by Jason Morrison
Ireland must be the worst place in human history to be alive. After watching Angela's Ashes and, well, just about any other movie set in Ireland, I can understand why my ancestors got the heck out of there and came to Ohio.
The filth, for example. In Angela's Ashes, nearly everything is the same color-muckish gray. The streets are muckish gray, the buildings are muckish gray, the children are muckish gray, and so is everyone else. And people die by the truckloads. The main character, Frank McCourt, has more younger siblings die in the first fifteen minutes than I could keep count of. A friend of mine suggested I start this review with, "If you love watching children die, you'll love Angela's Ashes!"
This is Frank McCourt's story, adapted from his book. Frank lives with his parents Malachy (Robert Carlyle) and Angela (Emily Watson) and several brothers in New York. When their newborn daughter dies and the parents fall on hard times, relatives see to it that they get back to Ireland, where most of Angela's family still lives.
It's pretty apparent her family isn't enamored with Malachy. Grandma Sheehan (Ronnie Masterson) blames everything on Malachy's north Ireland roots, wishing Angela married a Limmerick man. A few more kids die (and a few more are born, oh joy) and we see Malachy's inability to keep a job and tendency to spend money getting drunk, coming home in the middle of the night singing songs about battles against the English.
Frank grows and survives with his brother Malachy Jr. The pair are jeered by their peers for not having decent shoes, pick coal from the street and, like children everywhere, run through the rain and splash in puddles like everything's right in the world. Frank eventually gets sick, but recovers. He's almost held back a grade, but his voracious reading while ill saves him that embarrassment.
Malachy ends up going to England to work in the factories, but doesn't send home the promised checks. Eventually he shows up, makes a mess of things, then leaves for good. Angela is forced into even more drastic methods of living, eventually taking up with an ill-tempered cousin to put a roof over her children's heads. Still, Frank grows up, and finds himself dreaming of going to America. He gets a job delivering telegrams to earn money, and eventually writes threatening letters for the local loan shark to save enough cash up.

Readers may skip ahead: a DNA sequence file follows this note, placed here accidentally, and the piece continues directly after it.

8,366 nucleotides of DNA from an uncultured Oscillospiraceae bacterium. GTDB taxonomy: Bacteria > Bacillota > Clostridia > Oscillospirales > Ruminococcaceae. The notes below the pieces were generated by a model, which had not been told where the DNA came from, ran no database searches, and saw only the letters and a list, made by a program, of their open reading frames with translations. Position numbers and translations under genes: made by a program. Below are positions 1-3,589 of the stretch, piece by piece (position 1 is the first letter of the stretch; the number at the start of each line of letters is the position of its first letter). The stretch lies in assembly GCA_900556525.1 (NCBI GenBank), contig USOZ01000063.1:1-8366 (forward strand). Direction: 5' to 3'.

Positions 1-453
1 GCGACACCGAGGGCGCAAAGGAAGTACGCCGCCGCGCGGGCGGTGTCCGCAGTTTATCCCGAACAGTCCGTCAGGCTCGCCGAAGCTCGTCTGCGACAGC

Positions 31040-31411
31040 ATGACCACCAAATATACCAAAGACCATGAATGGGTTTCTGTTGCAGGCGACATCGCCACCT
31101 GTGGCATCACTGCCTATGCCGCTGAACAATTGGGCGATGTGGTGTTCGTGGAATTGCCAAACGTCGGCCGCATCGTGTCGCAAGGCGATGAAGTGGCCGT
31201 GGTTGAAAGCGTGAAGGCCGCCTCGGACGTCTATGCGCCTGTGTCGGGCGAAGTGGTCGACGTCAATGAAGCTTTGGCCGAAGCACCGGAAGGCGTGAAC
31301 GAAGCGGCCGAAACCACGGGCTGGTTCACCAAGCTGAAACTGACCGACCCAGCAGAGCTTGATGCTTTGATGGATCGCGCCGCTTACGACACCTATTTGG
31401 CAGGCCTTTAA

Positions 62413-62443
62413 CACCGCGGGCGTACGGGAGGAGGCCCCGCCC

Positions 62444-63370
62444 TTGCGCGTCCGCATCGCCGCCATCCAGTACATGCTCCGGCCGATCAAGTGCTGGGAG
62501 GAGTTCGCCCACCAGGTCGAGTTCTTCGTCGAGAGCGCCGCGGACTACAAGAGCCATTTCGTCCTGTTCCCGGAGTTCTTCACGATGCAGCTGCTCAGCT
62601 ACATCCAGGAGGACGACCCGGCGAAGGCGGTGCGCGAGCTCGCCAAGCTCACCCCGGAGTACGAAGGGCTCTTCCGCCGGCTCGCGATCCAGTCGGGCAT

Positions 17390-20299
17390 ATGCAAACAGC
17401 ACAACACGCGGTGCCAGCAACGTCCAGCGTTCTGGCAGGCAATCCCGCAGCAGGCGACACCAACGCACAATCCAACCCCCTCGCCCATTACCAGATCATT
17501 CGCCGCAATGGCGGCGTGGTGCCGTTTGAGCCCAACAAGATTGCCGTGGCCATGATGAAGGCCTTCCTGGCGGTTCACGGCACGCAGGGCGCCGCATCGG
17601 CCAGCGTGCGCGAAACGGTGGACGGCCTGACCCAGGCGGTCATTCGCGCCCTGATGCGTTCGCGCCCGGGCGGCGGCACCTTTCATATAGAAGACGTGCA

You'd think with a title like Angela's Ashes, the end of the story would be about his mother's death. In fact, she's one of the few who doesn't keel over. I feel bad talking about this movie in such flippant terms, because it obviously has deep meaning for the author, but like many book adaptations, events are squeezed together and juxtaposed to make otherwise terrible events seem comical.
The film's most successful moments, actually, are those intended to be comical. That's something about the Irish you see in the movies-no matter how muckish gray their lives are, they're still quite witty, and the film's unspoken analysis of the Catholic church is brilliant comedy of the absurd.
Another strength is the performances, especially by the younger actors. Joe Breen, Ciaran Owens, and Michael Legge play Frank at different stages of his life with earnest authenticity. The other boys in the story are just as good. Carlyle gave his otherwise morally worthless character a charm that made him all the more infuriating. Through half the movie I wanted to scream at him-you're a decent guy, get a job and don't drink the money away, you jerk! Watson plays Angela well, though we really don't get to see any side of her other than different takes on abject suffering.
Some parts of the film are really great. Frank's relationship with a dying girl and his guilt over the sin he committed with her before she died work beautifully. But then there are some scenes that don't work, the main problem being the ludicrous escalation of filth and despair. It shouldn't be funny, but it is.
The pace isn't the problem, but Angela's Ashes just has too much to be as powerful as it tries to be. And though it's genuinely humorous and insightful in parts, a movie that tries to be really emotionally moving and fails feels a little hollow, no matter it's other strengths.
(Out of five)